Some Feedback on Feedback
by Renée Magriel Roberts
Internet bookselling may be the wave of the future, but before engaging in the practice, read this notice: WARNING: You can get Internet bookselling heartburn on a regular basis by selling on a site (eBay or Amazon, for example) that offers optional and permanent customer feedback.
What's the problem with feedback? On the surface, it seems very reasonable. Amazon itself is a major player that prides itself on its A-to-Z guarantee. They are understandably concerned that negative reactions to vendors operating under their "umbrella" might affect their credibility in the marketplace. For this reason, it seems to them that it's a good idea to allow customers to leave a feedback rating and comments that are attached to a seller's every listing and are also available at their Z-shop. After all, many of these shops do not identify the individuals or companies who actually run them, have no physical location, and are available only by email. Unlike a bricks-and-mortar store, which will quickly lose business if it doesn't provide good service based on word-of-mouth, an Internet store may have many, many unique customers, who do not know each other.
On Amazon, buyers have 90 days to leave feedback and 60 days to remove it. Amazon will not delete feedback, even if any issues have been resolved, even if they are requested to delete it by the customer, and even if no transaction occurred (i.e. the book was out of stock, the order was cancelled, and the customer fully refunded). Any customer who buys a book --whether it is $1.00 or $1,000-- is entitled to leave feedback, and all feedback is equally weighted. Feedback entries remain posted for one year on a seller's account.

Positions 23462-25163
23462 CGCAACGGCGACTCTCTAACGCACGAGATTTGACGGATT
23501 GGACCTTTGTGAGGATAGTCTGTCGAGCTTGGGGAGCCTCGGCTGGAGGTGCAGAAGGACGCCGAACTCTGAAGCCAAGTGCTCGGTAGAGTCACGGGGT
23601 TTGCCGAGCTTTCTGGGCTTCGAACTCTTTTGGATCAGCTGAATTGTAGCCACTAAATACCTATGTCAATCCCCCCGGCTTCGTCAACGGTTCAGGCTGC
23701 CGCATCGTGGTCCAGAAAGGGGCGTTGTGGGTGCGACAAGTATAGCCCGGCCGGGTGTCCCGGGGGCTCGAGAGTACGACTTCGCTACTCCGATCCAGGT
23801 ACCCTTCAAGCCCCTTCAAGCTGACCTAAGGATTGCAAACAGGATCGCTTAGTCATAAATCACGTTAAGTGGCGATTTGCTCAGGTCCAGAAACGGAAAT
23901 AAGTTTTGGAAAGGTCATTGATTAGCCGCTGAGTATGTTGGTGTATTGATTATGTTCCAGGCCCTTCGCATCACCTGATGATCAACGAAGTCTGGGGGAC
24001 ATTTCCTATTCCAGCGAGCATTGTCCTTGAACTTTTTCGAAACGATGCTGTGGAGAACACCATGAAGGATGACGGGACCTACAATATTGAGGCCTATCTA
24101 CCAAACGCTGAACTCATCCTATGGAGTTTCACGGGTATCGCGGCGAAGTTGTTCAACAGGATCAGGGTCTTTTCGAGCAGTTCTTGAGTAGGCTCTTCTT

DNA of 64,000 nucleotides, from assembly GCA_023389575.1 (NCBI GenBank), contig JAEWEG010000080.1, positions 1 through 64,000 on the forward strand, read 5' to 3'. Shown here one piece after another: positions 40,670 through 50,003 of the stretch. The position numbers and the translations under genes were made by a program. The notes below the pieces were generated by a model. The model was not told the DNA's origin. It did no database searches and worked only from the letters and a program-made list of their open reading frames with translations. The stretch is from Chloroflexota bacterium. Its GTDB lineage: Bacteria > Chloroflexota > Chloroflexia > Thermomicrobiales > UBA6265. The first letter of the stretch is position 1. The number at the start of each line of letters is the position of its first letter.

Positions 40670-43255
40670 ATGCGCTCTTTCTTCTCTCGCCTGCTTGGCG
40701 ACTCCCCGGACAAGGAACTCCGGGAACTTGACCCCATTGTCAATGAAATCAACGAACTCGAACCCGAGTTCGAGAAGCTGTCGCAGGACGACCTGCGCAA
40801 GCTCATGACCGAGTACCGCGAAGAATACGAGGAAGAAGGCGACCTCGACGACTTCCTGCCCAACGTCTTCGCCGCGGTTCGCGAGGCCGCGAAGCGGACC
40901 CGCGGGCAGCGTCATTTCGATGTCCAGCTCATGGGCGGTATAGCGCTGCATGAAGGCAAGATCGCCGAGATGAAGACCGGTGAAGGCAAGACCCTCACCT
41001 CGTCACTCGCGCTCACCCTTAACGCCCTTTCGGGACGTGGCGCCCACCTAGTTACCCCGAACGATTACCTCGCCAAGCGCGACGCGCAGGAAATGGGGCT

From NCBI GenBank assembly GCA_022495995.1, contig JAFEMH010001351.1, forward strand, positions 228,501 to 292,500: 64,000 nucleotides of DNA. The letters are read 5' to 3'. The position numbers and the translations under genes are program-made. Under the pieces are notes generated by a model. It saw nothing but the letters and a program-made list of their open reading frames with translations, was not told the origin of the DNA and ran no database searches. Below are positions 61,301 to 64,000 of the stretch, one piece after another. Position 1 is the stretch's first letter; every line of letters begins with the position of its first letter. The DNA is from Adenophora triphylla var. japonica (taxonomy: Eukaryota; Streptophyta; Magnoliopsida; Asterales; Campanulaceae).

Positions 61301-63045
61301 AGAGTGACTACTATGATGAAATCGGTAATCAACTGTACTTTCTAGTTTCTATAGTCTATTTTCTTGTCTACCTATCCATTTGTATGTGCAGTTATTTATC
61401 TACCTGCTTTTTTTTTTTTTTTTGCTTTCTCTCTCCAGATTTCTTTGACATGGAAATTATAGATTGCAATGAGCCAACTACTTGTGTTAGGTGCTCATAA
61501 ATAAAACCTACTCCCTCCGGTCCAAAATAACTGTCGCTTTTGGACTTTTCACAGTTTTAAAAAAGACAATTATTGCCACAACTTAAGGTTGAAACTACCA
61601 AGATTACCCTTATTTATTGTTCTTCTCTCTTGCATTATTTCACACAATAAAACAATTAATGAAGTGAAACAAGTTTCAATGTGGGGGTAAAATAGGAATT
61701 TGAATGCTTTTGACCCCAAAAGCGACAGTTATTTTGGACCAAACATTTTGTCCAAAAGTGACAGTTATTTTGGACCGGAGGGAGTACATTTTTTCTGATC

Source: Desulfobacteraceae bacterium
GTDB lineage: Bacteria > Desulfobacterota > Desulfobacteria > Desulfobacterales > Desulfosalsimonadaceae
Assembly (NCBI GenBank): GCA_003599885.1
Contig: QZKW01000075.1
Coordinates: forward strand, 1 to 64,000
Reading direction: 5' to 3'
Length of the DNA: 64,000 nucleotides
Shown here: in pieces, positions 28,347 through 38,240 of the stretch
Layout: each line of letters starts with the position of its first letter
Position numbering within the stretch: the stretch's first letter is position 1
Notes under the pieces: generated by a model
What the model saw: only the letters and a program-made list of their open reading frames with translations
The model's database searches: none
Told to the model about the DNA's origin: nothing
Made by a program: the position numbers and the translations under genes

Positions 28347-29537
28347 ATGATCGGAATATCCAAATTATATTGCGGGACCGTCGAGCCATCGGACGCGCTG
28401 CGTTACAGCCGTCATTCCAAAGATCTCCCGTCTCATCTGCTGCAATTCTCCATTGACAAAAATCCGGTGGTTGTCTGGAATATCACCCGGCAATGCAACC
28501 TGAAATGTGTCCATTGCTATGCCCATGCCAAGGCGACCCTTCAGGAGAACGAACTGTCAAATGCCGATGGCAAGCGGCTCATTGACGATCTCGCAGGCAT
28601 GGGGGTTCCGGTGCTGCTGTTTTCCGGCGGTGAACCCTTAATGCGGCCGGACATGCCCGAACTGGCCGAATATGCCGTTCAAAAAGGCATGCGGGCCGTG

Here's a recent example of feedback gone wrong. A customer in Hawaii orders a book to be shipped via surface mail to save on priority mail charges. Surface mail to Hawaii takes about two months to arrive from the East coast. After a month, the customer gets anxious about her book, tries to call the seller and misdials the telephone, getting somebody who does not answer her in English. Instead of re-checking the telephone number, or using the US mail, or trying to email the seller, the customer posts negative feedback, citing a lack of communication from the seller, and including a comment about someone not speaking English. She leaves the negative feedback on the Amazon site for two months, until her book arrives, then removes it.
There is no way to compensate the seller for lost revenue during the time in which this negative feedback was prominently posted right where he is selling. Similarly, it is not uncommon to get negative feedback from foreign buyers whose books are too large for Global Priority Mail and who do not read their email frequently enough to see notices on approximate shipping times.